Priest to Fight Request He Resign
Congregation Told Appeals Process Likely to Be Lengthy
By Alice Thomas
February 3, 2003
A Pickerington priest accused of molesting a teen-age boy will appeal Columbus Bishop James A. Griffin's decision to force him out of the priesthood, his temporary replacement said last night.
Martin Weithman was removed as pastor of Seton Parish in July and retired Monsignor William Maroon has been serving as interim priest.
A couple hundred parishioners who gathered at the church last night were told the appeals process could be long -- leaving uncertain who will lead their church in the future.
"This could be a long, drawn-out process. There are more questions than answers," said the Rev. Leo Connolly, paster of neighboring St. Philip parish. He said details of the appeal are unclear.
"We don't know where the judicial process will take place -- whether it will be handled by local diocese tribunals or regionally with church lawyers."
Weithman was removed as Seton's pastor after allegations arose he abused Dennis Palmer in the late 1980s when Palmer was a student at the former Wehrle High School on the South Side.
Weithman has repeatedly denied the allegations. Palmer, a Wehrle graduate, lives in Cleveland.
Last week, Griffin said he wants Weithman and two other Columbus Diocese priests involved in sex-abuse cases to resign and begin the laicization process to return them to the lay state.
If they don't resign, Griffin said he will ask the Vatican to laicize them. If they are not laicized, the bishop has the authority to bar the priests from any public ministry.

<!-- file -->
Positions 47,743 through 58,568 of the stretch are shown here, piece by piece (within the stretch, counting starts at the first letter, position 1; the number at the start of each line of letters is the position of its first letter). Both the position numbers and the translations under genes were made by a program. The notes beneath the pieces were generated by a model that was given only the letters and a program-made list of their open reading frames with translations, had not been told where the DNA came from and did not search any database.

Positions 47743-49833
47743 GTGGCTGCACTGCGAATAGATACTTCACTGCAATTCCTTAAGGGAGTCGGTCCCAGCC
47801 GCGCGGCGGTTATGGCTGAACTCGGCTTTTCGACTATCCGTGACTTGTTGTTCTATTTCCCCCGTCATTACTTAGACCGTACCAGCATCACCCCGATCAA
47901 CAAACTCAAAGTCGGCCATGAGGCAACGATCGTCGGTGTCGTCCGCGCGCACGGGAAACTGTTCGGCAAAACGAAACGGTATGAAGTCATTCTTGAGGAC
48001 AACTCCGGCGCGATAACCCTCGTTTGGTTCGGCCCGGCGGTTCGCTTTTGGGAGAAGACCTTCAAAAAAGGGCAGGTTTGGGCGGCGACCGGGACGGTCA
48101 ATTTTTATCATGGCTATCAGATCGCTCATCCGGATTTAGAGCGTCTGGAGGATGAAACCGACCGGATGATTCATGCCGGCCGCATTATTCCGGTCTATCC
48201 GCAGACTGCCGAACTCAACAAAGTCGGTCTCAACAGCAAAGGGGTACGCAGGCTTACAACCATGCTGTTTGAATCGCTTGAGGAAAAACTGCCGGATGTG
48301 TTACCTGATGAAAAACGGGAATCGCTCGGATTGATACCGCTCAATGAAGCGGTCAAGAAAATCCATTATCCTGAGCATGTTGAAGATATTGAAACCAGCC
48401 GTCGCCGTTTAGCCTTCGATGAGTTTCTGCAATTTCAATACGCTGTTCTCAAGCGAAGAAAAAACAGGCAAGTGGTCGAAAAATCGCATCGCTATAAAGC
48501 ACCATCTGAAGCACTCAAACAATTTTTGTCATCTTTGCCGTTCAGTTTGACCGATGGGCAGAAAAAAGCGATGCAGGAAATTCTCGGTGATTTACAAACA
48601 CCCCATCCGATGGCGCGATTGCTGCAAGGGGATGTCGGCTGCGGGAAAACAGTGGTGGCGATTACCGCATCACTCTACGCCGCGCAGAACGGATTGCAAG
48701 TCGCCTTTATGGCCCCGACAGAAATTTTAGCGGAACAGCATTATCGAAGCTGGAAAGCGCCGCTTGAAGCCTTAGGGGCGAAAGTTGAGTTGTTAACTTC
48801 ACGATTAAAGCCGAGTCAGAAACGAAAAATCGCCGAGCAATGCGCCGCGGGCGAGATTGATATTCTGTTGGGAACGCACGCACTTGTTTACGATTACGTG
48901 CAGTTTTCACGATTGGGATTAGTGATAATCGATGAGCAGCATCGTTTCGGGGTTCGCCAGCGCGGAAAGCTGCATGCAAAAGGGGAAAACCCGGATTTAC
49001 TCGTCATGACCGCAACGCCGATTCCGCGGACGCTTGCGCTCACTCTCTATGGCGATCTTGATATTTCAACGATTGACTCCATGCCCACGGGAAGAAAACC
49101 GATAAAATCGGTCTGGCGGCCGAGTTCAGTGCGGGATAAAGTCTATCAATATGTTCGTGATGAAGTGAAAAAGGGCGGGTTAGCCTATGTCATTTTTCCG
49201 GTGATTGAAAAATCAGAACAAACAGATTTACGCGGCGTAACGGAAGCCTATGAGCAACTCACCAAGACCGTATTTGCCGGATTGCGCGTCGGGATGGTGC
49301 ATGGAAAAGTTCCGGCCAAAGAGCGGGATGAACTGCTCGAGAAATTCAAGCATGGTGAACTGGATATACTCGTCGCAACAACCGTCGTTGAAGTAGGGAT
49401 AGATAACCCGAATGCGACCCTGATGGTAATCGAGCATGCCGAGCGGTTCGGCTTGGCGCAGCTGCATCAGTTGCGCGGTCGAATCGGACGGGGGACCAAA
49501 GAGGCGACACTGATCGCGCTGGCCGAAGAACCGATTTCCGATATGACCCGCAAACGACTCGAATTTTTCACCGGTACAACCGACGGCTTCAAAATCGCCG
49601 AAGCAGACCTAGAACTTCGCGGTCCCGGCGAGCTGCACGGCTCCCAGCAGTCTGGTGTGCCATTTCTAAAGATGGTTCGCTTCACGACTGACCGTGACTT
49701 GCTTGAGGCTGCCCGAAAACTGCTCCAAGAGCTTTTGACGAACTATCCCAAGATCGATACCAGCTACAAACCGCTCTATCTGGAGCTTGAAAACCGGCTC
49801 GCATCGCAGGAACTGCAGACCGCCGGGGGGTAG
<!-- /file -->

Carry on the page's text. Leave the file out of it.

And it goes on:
Church members -- many of whom said they support Weithman -- said they want more information about his case. Some think the bishop should address the church.
"Does the bishop have a plan?" asked one member.
Maroon answered, "I'm sure the bishop has a plan, but right now we don't know what it is."
Palmer was paid $115,000 by the diocese last summer after he threatened to sue. A diocesan review board recommended that the priests be removed from the priesthood or barred from public ministry. Maroon said the situation has put the church in "uncharted waters."
Members wonder who their next priest will be and asked Maroon how long he will stay.
"I'm sure the bishop will take care of your pastoral needs, but I'm happy to stay until then," Maroon said.
Church officials also were asked if Weithman is being supported financially by the church.
Maroon said he is, and that Weithman is staying with siblings who live out of state.
While many members spoke highly of Weithman, some urged the congregation to not lose sight of the seriousness of the allegations.
"The church has a problem. The world has a problem. The bishop needs to own up to it," one man said.
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